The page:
I Love Pretty Pictures…
I always have. Blame it on reading too many National Geographic Magazines at the library as a child. If I don’t watch myself I can spend an entire morning marveling at the blogs and websites of some incredible photographers. I stare at their pictures and think to myself: I wish I took better photos.
I’ve been trying!
Last year I invested in a DSLR, a lovely Canon Rebel that I eagerly awaited, hoping that its arrival would be the before and after mark for my photography. It wasn’t. I have definitely gotten many good shots with my new camera, but I quickly realized that a camera means nothing if you don’t know how to use it.
The Best $10 I’ve Spent in a Long Time!
Today I finally bought Bethany Salvon’s ebook: Getting Out of Auto. This may be the before and after point I was looking for. I read it cover to cover over a few hours, with a coffee and my camera by my side. I was amazed that this resource has been out there all this time! It is basically a combination of all of the advice and tutorials I had already taken (and paid for at times) and included a lot more information and examples as well as some more advanced topics. Bethany is a professional photographer to say the least! She has her BFA in photography and has been taking pictures for almost a decade! You can see her work at her awesome travel blog, Beers and Beans. She illustrates all of her lessons with her own breathtaking photography, which makes the book even more inspirational.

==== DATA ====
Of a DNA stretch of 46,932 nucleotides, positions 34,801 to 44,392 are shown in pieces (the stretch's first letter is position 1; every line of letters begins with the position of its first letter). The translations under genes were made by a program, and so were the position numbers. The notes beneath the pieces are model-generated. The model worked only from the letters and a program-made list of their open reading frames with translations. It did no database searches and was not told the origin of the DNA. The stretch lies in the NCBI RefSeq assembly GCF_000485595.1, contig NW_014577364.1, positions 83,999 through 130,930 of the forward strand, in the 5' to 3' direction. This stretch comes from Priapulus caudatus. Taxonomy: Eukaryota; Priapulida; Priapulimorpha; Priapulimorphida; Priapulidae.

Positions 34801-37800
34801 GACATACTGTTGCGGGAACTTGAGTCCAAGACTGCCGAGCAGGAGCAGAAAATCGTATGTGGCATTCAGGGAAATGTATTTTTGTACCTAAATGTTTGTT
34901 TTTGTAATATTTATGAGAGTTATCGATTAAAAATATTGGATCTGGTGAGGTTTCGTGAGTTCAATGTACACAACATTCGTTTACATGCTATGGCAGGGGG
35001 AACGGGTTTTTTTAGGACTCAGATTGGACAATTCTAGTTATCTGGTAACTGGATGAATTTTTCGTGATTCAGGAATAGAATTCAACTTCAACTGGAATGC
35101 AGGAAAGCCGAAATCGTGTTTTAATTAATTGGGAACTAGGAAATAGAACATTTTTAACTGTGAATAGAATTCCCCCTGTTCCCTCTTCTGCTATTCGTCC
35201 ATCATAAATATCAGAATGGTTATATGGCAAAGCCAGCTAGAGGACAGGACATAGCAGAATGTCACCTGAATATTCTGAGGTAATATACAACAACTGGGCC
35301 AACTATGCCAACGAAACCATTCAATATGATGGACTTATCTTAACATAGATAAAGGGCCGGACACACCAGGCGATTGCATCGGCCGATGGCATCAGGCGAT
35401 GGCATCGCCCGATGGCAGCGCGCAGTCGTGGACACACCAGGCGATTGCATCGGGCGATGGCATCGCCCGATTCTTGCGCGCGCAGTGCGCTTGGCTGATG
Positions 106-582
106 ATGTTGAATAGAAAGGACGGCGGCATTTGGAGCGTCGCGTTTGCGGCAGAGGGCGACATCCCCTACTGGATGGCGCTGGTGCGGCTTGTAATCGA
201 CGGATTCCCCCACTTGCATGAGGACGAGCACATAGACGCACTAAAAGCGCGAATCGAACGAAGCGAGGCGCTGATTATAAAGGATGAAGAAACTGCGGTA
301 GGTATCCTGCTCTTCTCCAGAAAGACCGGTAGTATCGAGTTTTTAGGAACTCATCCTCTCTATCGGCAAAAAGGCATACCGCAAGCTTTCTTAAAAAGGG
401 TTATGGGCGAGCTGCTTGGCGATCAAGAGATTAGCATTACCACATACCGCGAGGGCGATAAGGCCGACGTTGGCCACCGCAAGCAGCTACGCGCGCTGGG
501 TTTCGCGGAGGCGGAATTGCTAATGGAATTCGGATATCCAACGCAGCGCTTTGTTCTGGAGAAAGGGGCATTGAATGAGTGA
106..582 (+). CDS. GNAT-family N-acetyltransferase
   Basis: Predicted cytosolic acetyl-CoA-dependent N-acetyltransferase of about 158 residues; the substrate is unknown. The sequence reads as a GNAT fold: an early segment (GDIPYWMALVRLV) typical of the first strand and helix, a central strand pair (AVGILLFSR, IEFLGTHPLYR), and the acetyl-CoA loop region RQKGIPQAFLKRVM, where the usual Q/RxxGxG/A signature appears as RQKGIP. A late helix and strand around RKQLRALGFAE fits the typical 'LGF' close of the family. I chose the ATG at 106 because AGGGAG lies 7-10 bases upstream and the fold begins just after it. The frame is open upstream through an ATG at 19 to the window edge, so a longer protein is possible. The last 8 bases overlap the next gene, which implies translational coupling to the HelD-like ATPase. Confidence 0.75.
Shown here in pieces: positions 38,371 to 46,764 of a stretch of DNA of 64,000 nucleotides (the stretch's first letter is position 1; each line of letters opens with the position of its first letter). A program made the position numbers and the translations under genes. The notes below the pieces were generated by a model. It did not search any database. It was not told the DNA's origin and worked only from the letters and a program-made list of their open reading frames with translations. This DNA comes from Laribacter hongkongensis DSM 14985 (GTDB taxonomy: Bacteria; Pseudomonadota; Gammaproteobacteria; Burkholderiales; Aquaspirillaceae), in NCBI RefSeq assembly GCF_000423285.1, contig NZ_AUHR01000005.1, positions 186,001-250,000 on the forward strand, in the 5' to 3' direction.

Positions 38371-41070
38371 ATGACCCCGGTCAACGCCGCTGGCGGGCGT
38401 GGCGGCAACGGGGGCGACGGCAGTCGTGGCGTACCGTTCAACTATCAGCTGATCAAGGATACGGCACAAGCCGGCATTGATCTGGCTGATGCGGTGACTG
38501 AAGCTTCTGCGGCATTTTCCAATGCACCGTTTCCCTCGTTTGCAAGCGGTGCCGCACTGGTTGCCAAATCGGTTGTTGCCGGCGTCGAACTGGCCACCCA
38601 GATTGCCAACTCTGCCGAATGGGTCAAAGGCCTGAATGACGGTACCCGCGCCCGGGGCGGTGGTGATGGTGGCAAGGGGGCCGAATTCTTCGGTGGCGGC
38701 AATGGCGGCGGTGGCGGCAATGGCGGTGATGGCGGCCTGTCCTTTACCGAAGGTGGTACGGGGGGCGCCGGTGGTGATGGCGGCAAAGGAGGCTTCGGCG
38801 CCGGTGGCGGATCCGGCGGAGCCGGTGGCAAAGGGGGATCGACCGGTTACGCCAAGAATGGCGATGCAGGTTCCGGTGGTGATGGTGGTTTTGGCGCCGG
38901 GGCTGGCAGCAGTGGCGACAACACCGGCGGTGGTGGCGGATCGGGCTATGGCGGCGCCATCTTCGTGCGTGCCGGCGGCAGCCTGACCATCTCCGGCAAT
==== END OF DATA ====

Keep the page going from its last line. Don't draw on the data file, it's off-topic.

I’m thrilled that I bought this before going home for Christmas. I think that using her advice and tutorials I’ll be able to capture my “Typical American Christmas” a whole lot better and hopefully I’ll even get a good shot of my hard to catch 2-year-old niece!
I can’t recommend this book enough. Anyone even remotely interested in photography needs to download it. And you don’t need a DSLR to use the advice here—you can apply almost everything to a point and shoot as well. My favorite part has to be “Tips for Shooting Food” (obviously) but I also appreciated information on some of the things I’ve been wondering about like “Raw vs. JPEG” and “Composition Techniques”. (My photos of food always get rejected from Tastespotting.com for composition, so hopefully I can improve enough to get one accepted!).
You can see a sneak peek and grab your copy already here!
Does anyone else have some photography advice to share?
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